Crow at Association for Computers in the Humanities (ACH)

Crow at Association for Computers in the Humanities (ACH)

We’re very glad to be participating in the Association for Computers in the Humanities virtual conference (ACH 2023). Shelley Staples, Ola Swatek, and Bradley Dilger have two online events. Links below are available to those who have registered for the conference. Both of those times are EDT (UTC–4); links allow adjusting for your time zone. 

Roundtable: Fri June 30, 2:30p

First, we’re part of a roundtable organized by Heather Froehlich, “Ethics of digital stewardship in digital projects: a roundtable:” Friday, June 20, from 2:30p to 3:45p.

In this roundtable, practitioners from a variety of digital projects will discuss how the ethics of stewardship are foregrounded in our practices. Digital projects regularly rely on student labour, and the Student Collaborator’s Bill of Rights (2015) remains a highly-cited and highly-used vehicle for making our student workers feel like a valued part of a project team. However, the ethics of care extends beyond our student workers and collaborators into how we might need to regularly re-conceptualize our projects that engage with content created by a specific audience for a specific purpose. For example, working with content produced by and for students protected by FERPA in the USA introduces a first level of concern. This becomes more complex when our projects increasingly include content created outside a US environment and/or with a focus on the lived experiences of real people. The following projects will be represented, which cover a range of time periods and geographic circumstances:

Speakers on the roundtable from each project will get 10 minutes to describe their projects and outline responses to the following prompts: What are some ways project leaders can be responsive to their needs? What do digital projects owe participants who are agreeing to be involved? The moderator will pose a few questions before opening the floor to discussion from the audience.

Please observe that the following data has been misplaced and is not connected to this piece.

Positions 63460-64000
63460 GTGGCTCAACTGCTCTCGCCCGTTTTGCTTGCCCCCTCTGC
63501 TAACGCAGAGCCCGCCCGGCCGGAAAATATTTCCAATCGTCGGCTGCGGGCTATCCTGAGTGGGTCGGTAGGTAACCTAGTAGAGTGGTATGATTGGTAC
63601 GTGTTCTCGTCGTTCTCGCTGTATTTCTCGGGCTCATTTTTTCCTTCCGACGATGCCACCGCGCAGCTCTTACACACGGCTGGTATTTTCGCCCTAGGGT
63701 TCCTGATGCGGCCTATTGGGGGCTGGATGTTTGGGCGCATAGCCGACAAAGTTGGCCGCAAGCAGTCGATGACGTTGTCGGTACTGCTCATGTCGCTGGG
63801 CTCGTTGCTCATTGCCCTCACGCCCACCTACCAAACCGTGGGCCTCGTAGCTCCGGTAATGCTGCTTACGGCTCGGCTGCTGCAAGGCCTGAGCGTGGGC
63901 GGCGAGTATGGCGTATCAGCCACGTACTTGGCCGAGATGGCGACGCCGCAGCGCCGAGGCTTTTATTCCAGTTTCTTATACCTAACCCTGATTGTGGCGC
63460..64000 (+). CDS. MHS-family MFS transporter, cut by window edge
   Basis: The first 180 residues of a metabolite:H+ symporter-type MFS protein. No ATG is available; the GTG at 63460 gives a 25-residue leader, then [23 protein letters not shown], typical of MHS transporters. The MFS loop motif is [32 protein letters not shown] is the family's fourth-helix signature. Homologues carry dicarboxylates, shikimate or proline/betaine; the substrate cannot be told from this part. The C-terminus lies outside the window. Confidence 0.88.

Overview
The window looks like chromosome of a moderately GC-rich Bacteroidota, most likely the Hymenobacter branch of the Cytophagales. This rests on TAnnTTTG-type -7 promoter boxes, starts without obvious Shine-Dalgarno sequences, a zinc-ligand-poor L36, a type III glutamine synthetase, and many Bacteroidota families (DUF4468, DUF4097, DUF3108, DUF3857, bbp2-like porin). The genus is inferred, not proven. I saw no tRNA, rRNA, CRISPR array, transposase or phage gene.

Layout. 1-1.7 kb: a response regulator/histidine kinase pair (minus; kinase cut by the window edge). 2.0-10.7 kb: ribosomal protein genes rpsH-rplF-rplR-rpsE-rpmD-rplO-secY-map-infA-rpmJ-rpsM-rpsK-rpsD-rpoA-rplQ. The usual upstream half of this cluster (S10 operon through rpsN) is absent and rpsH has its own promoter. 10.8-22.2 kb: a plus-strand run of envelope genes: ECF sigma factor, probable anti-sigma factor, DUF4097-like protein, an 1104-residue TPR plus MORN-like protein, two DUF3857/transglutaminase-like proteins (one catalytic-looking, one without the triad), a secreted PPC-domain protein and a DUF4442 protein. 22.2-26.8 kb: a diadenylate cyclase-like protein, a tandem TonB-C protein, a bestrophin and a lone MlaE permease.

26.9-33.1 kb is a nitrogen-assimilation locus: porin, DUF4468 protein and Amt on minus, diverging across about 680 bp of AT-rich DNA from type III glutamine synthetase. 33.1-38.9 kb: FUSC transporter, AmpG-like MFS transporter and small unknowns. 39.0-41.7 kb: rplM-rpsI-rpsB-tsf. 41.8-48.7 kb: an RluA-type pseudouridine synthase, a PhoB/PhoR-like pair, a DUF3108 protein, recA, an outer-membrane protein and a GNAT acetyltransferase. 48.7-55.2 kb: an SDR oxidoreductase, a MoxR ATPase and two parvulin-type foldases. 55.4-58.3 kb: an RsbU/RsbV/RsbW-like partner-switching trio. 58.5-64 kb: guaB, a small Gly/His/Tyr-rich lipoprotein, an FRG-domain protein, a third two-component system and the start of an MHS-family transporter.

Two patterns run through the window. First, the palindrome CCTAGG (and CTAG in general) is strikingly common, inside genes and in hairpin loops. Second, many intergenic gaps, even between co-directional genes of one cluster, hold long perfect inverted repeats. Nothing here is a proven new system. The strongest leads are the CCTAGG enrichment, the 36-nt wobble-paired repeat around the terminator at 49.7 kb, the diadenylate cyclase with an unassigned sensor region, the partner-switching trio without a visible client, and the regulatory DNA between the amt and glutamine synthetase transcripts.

We do not have formal talks planned. Here are our roundtable notes. We plan to audio-record our presentation and will add a transcript afterward. 

Poster: Sat June 31, 1:00p 

Second, we’ll be sharing “Introducing the Corpus and Repository of Writing: Ethically Compiling and Analyzing Student Data” in the poster session Saturday June 21, from 1:00p to 3:00p. 

Projects like the Open Syllabus Explorer illustrate the potential of educational materials as digital humanities objects (Hubbard and Vaaler). Our project turns towards another educational object: undergraduate student writing. This poster introduces the Corpus and Repository of Writing (CROW; Staples and Dilger), illustrating how ethics of care,student work stewardship, and methodological choices are realized in an online corpus of student writing and repository of related pedagogical materials (e.g., syllabi, lesson plans). CROW shows the diversity of student writing in American higher education, with 33 assignment types from three institutions, representing 72 countries and totalling 16,007,868 words.

We developed sustainable practices and tools to ethically collect student writing (including drafts) and author metadata (Kwon et al.). Our project is a model for Open Science in DH, with safeguards against commercial appropriation and issues of academic integrity. In developing this project, we have made key methodological choices, curating data from an opportunistic sample to a structured dataset informed by the contexts in which the material was produced. For example, one research project conducted with CROW data showed that courses with equivalent goals designed to serve different populations are comparable in terms of writing outcomes, allowing us to argue against ideas that certain courses are “remedial” (Staples, under contract).

By illustrating successes in data collection, curation, and analyses, we provide examples of how researchers using other large opportunistic corpora can make similar informed choices in their own research.

Here’s the short video we’ve shared to describe our poster content:

Introducing the Corpus and Repository of Writing: Ethically Compiling and Analyzing Student Data

And our poster itself. Download a PDF of the poster.

Image of research poster describing Crow and a sample study. For an accessible PDF with poster text, please select the link.

Should you have any trouble accessing any of the content here, please write to us and we’ll get back to you quickly.

We hope to see you at the conference!